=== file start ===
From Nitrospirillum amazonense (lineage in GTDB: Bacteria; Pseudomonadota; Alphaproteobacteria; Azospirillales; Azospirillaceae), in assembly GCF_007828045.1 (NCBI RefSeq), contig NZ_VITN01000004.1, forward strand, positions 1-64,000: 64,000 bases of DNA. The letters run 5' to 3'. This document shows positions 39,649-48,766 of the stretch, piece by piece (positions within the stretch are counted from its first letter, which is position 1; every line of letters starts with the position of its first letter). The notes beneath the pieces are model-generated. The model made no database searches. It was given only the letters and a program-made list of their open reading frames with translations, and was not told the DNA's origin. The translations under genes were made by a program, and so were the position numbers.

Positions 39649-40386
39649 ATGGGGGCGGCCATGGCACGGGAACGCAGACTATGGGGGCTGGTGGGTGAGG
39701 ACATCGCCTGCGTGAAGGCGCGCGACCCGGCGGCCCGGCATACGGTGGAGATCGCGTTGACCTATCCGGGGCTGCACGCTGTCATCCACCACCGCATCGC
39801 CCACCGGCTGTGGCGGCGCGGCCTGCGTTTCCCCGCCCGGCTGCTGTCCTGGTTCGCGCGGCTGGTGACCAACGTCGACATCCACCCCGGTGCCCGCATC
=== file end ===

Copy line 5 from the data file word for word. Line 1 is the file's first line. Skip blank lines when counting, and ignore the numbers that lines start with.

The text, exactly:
39801 CCACCGGCTGTGGCGGCGCGGCCTGCGTTTCCCCGCCCGGCTGCTGTCCTGGTTCGCGCGGCTGGTGACCAACGTCGACATCCACCCCGGTGCCCGCATC